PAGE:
According to a Pew survey/study, supporters of "right-wing populist" parties (by which they mean e.g. UKIP, FN of France, Northern League in Italy, or AfD in Germany) have more confidence in Trump to "do the right thing regarding world affairs" compared to average person from the same European country (of that party).

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Given Trump's "America first" policy (or at least slogan), why would supporters of nationalistic parties in Europe trust Trump to "do the right thing regarding world affairs" (more than other Europeans do)? Are there any surveys or at least qualitative studies (like interviews etc.) among supporters of "right-wing populist" parties (as defined above) which shed any light on the reasons for this confidence?

(I can see UKIP being a special case here due to Trump promising post-Brexit trade deals with the UK etc. But what about the "right-wing populist" parties in the rest of the EU?)

  • If I'm reading the graph correctly, 59% of swedes, 65% of french, 44% of italians, 56% of dutch and 69% of german so called "supporters of right wing populist parties" hold ambigious views towards Trump, and have the relative majority of these groups, being more numerous than people being either favorable or against Trump. Only in the UK there'd be a clear majority towards Trump. Your premise is, as such, wrong. I could have misinterpreted the graph.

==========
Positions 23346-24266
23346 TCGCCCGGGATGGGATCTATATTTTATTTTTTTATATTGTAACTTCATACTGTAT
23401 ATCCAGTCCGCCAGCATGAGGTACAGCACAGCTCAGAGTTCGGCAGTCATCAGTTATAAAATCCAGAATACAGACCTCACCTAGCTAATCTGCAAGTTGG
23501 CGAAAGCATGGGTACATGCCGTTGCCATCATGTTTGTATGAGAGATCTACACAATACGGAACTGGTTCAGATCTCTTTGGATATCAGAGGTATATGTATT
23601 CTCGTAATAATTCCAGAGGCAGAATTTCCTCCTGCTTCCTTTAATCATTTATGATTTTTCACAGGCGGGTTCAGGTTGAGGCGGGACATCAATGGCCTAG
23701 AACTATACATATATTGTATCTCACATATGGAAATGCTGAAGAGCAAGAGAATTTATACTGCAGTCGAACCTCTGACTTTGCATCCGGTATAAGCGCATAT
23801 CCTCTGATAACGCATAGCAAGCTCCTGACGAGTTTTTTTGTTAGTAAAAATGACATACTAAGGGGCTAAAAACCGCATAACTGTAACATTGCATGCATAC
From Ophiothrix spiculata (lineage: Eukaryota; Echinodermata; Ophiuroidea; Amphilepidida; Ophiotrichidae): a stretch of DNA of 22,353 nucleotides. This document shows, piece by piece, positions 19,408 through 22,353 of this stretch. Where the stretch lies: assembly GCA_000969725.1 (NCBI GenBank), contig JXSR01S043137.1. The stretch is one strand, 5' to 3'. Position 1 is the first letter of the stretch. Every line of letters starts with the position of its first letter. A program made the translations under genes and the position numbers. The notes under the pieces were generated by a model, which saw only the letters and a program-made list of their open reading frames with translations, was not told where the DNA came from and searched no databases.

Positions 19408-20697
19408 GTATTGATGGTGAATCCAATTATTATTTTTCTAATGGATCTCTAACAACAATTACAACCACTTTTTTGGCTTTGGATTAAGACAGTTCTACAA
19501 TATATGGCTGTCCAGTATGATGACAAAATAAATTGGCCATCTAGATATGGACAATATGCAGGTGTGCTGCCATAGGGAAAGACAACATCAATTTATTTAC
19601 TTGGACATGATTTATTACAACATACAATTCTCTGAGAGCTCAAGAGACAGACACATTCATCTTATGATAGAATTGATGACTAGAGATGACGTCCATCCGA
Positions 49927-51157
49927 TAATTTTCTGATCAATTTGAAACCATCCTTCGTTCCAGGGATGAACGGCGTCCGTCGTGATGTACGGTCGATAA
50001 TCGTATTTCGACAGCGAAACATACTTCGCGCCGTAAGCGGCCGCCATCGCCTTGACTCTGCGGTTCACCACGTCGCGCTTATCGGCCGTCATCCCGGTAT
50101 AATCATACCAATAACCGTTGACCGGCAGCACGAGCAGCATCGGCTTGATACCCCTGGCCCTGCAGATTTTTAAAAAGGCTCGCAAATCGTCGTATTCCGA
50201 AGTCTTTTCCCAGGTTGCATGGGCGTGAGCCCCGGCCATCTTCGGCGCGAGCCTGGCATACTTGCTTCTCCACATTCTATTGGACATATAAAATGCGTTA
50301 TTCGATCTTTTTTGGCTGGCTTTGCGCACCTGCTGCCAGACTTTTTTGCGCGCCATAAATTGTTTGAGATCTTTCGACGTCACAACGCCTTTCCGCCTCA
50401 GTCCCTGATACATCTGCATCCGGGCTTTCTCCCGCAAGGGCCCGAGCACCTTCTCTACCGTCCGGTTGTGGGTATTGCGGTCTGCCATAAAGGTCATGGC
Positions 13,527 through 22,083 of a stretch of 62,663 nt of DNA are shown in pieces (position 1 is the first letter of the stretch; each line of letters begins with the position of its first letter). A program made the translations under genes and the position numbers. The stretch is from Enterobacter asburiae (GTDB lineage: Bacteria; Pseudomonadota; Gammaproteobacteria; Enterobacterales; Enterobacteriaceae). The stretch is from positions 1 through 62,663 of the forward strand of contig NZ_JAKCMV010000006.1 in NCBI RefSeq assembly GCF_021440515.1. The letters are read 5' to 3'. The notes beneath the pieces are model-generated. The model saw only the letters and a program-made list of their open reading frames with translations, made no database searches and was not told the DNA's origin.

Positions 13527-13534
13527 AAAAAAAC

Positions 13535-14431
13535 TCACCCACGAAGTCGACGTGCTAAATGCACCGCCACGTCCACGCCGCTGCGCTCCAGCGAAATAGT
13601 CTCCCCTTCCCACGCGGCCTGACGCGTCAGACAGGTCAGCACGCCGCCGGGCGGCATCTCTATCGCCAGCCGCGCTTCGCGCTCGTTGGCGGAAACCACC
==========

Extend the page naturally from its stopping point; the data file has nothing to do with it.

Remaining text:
– Bregalad
    Commented Oct 31, 2019 at 9:51
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    By occasion - isn't term populist quite emotionally loaded and not specially accurate? Example: when German gov closed its nuclear plants and compensated that with imported electricity from fossil fuels (more expensive AND increased CO2 emission), while AfD was one of few oddballs who against public pressure claimed it was a bad move.
    – Shadow1024
    Commented Oct 31, 2019 at 9:56
  • German Wikipedia disagrees with your assessment.
    – Jan
    Commented Oct 31, 2019 at 10:03
  • @Jan: what do you mean (with that link)? Commented Oct 31, 2019 at 11:42
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    The title (though not the body) and some of the comments here dwell too much on "trust" in the honest vs. dishonest sense. Pretty much nobody trusts Trump in his personal capacity as an honest person (though some appreciate his bluntness), but they can still believe he'll do something they agree with when they largely agree with him in general.
    – gormadoc
    Commented Oct 31, 2019 at 16:40

2 Answers 2


I think that you are looking at too much rational level concerning people's reaction. Look a bit more at ideology:

  • Whoever shares your views (whichever they are), would seem to you be a nice, trustworthy person who would do lot's of good in the world. There would be also a grain of truth in it, as it would be easier to get on with like minded people. In the linked PEW research there were also data hard to explain by actual track record (but possible by tribal logic) why Obama had sky high popularity in the same countries.
  • Mainstream media bashing Trump for clicks and making breaking news out of every dumb tweet... while people voting those parties already nicely call mainstream media as ex. Lügenpresse (German: lying press) and consider as worthless propaganda. By virtue of not being bombarded with such clickbaits and simplified moral stories, where Trump is the main villain, they would have much more positive opinion about him than the rest of society.